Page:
Partnership with Stephen Ambrose Tours
The American Battlefield Trust is proud to partner with Stephen Ambrose Historical Tours to offer our members a tour package discount through one of the most respected tour providers in the field.
As part of your membership benefit, American Battlefield Trust members will receive a 10 percent discount when booking tours. For more dates and pricing information, or to book your next Civil War vacation call 888-903-3329 or visit www.stephenambrosehistoricaltours.com/abt.
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Two Tours: The Mississippi River Campaign Tour and 'This Hallowed Ground' Tour
Information for the Mississippi River Campaign Tour can be found here. Information for This Hallowed Ground Tour can be found here.
Mississippi River Campaign
- October 17 - 25, 2020 Sold Out!
- ABT Partnership Tour: November 7 - 15, 2020
- October 16 - 24, 2021
- Book Your Tour Here!
DAY 1: Memphis
The Group will meet at the hotel where we will have a reception and an overview of the tour.
DAY 2: Corinth
We will start with a brief visit to a site on the Mississippi River at Confederate Park in the city of Memphis. A naval battle fought here on June 6, 1862, resulted in a crushing defeat for the Confederates. Shiloh National Military Park is the next stop. One of the most beautifully preserved Civil War battlefields, it still echoes the two day bloody battle that finally ended with a Confederate withdrawal from the field. Following our extensive battlefield tour, we will overnight in Corinth, Mississippi.
DAY 3: Tupelo
In the spring of 1862, Grant's original objective was the vital rail link at Corinth, Mississippi. The railroads that crossed at Corinth connected the Confederacy from the Gulf of Mexico to Kentucky and from the Mississippi River to the Atlantic states.
We begin with a tour of historic Corinth where we can view the antebellum homes that quartered generals from both sides. We will continue to the Civil War Interpretive Center, Crossroads Museum and Corinth Contraband camp.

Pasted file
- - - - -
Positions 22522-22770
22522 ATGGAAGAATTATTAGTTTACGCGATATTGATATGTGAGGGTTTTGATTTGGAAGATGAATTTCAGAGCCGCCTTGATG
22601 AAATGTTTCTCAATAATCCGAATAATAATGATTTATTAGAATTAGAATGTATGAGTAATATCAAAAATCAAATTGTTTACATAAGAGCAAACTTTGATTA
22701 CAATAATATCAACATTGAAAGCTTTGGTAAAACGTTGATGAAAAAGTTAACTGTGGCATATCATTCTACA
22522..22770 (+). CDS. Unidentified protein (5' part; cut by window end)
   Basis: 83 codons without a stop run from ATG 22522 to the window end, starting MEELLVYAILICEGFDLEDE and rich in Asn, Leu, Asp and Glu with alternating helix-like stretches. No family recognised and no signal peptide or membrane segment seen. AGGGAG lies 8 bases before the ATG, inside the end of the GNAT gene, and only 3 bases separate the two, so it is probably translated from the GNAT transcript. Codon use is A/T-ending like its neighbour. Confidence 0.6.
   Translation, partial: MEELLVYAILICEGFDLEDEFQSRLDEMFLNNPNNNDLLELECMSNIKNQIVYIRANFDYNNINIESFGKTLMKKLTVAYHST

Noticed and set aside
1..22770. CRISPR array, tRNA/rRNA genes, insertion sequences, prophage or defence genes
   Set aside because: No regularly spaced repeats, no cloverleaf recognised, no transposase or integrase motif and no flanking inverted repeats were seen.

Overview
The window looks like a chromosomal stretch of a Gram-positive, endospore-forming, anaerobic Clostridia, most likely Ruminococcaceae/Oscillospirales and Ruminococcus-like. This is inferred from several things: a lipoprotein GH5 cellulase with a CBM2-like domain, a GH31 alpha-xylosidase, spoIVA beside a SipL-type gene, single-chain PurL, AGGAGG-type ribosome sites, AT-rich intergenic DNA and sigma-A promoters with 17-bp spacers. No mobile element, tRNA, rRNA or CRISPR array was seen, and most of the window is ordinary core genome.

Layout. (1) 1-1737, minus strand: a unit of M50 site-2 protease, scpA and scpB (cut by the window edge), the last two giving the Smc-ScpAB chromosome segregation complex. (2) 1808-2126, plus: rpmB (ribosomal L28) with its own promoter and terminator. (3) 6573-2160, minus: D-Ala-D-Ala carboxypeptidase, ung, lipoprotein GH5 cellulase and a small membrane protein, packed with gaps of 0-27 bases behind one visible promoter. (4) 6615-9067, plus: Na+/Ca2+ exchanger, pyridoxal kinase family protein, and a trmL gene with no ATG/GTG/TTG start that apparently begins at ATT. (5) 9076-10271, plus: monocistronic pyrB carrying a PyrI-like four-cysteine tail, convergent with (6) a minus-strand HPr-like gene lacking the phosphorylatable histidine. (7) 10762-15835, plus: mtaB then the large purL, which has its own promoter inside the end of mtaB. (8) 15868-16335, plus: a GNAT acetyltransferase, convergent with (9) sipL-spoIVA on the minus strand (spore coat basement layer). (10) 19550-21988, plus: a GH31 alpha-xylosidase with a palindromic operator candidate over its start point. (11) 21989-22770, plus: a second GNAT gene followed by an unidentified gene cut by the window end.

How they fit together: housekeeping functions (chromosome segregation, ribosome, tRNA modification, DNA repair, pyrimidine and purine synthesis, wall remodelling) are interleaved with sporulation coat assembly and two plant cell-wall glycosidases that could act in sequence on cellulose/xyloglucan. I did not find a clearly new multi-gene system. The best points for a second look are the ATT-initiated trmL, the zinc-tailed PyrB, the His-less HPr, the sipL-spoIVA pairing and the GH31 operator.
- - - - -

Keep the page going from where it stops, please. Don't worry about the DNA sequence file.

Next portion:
In the afternoon we will drive to Brice's Crossroads, the site of a clash between Confederate troops under General Nathan Bedford Forrest and Union Cavalry under General Samuel D. Sturgis. Though outnumbered nearly 2-1, Forrest craftily routed the Union forces.
DAY 4: Vicksburg
Drive to Vicksburg to study the battle for control of the Mississippi River the key to the Confederacy.
We will start the study of the battle of Vicksburg near the remote landing site in Bruinsburg. We will explore the very path that Union General U.S. Grant and his troops followed after the key amphibious river crossing in April 1862. Two hundred yards from the spot of Grant's landing, the group will stop to view Windsor Ruins, the magnificent remains of an old plantation home General Grant passed as he sought out Confederate forces. We then visit the battlefield at Port Gibson, a site ten miles from Grant's crossing and the initial engagement of the Vicksburg Campaign.
DAY 5: Vicksburg
Vicksburg National Military Park, the vast, hallowed ground where the maneuvering and struggle for control of the Mississippi could occupy a tour group for several days. Our tour dedicates a day to this landmark battle. We will explore the park and study the battle, as well as the evidence of the grueling siege at this Confederate stronghold. We will finish the day with a visit to the USS Cairo, the Union gunship sunk by a Confederate torpedo (mine) in the Yazoo River.
DAY 6: Natchez
In the morning, we visit the Old Courthouse Museum with its eclectic collection of artifacts from antebellum Vicksburg and the Civil War. We also stop at the riverfront to see the murals that depict local history and line the flood wall. Afterwards, we proceed south to the city of Natchez, traveling some of the way on the Natchez Trace.